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Decoupling in the Nordics – Is economic growth compatible with a sustainable future?


Green growth forms the core of sustainable development strategies in the Nordic countries, the rest of Europe, and the rest of the world. The central assumption is that economic growth can continue while reducing resource use, environmental pressures, and impacts. In other words, resource use and environmental pressures can be absolutely decoupled from growth, so we can halt climate change and biodiversity loss without adversely affecting economic growth. However, it is unclear whether absolute decoupling is possible long-term. In 2021 the Nordic Council of Ministers published the report Is Economic Growth Compatible with a Sustainable Nordic Future? - written by Norion Consult. The report assesses, evaluates, and questions arguments and evidence for and against decoupling as a realistic long-term solution to rapidly approaching environmental crises, aiming to raise awareness amongst Nordic policymakers and others about critical issues and uncertainties in the green growth concept. In 2023 a conference was held to continue this vital discussion; various stakeholders attended and engaged in the debate.

The four speakers at the conference provided key insights into the discussion on decoupling.

  • Daniel Montalvo from the EEA gave examples of policies that have led to a significant change in the past and summarised our current political efforts to address the climate and biodiversity crisis.
  • Bjørn Bauer from Norion Consult presented the essential findings and concepts from the 2021 report and concluded that evidence of absolute decoupling is limited, especially for material resource use.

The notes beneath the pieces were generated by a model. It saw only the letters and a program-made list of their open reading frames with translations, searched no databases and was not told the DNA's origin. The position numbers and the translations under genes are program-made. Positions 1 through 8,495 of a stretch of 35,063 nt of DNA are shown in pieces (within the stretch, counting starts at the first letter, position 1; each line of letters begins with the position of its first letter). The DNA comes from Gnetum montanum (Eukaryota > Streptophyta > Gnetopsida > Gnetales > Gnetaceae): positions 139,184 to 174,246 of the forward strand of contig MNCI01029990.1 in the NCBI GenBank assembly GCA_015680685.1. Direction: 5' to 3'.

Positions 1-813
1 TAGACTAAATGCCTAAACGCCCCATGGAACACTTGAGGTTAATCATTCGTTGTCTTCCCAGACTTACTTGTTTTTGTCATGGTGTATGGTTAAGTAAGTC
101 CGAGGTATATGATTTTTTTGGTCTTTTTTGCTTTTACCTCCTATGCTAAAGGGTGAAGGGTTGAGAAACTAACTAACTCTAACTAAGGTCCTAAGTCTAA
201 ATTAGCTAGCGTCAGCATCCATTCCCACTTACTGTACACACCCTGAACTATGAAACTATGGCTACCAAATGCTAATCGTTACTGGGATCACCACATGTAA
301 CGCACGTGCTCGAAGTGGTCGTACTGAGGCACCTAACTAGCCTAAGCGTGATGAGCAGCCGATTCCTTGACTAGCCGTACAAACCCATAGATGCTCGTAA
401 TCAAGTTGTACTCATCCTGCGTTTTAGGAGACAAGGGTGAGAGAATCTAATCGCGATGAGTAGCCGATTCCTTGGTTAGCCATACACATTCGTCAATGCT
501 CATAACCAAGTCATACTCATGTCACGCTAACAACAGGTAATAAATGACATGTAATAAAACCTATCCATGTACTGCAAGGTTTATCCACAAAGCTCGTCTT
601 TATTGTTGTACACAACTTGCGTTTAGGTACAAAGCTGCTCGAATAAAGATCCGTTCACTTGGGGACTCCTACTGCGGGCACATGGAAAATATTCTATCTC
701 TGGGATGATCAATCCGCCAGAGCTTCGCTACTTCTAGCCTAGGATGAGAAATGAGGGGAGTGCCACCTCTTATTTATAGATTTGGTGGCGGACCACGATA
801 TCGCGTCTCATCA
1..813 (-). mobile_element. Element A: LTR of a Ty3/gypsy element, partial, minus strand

• Mikael Malmaeus analysed how we use the term ‘growth’, what we mean by it, and some of the key arguments used in the discussion on green growth.
  • Outi Haanperä from Sitra presented a study showing how it can reach the 1.5°C target in theory if we phase out coal now, implement CCS, and switch to electrification on a large scale globally.

Key takeaways

  • There are few examples of achieving absolute decoupling and almost none for decoupling material footprints. We are currently seeing a recoupling of GDP and material use because production is moved to countries with less efficient production.
  • The decoupling analysis provides a more accurate picture if it takes a Footprint-based perspective instead of a territorial-based perspective on our emissions and material resource use.
  • We need to better account for rebound effects; the risk of rebound effects is rarely included in climate action plans, although it can offset achieved goals.
  • It isn't easy to envision our life and economy in a society that stays within planetary boundaries. We need to create holistic narratives that provide a vision. What will a community built on services or sufficiency look like for individuals and the economy?
  • Instead of incremental change, we need a paradigm shift to tackle the crises in time.
  • We need strong policies, for instance, a tax on materials or a cap on resource use and/or emissions.
  • We have previously seen rapid responses in the face of other crises, such as the COVID pandemic.
  • We need to consider what we measure, what the purpose is, and consider additional parameters to GDP.

Recommendations for further action

  • Stimulate a debate in politics and wider society about sufficiency, what the concept entails, and what can be considered sufficiency in a Nordic context.
  • Create visions of future pathways towards sustainability that allow people to imagine their life under different scenarios that support a sustainable transition in our society.
  • Commence a study identifying policy tools that can support sufficient change.
  • Stimulate debate on which mechanisms lie behind the growth imperative and how these mechanisms might be tackled without causing societal instability.
  • Analyse the underlying mechanisms that previously have led to successfully handling great crises.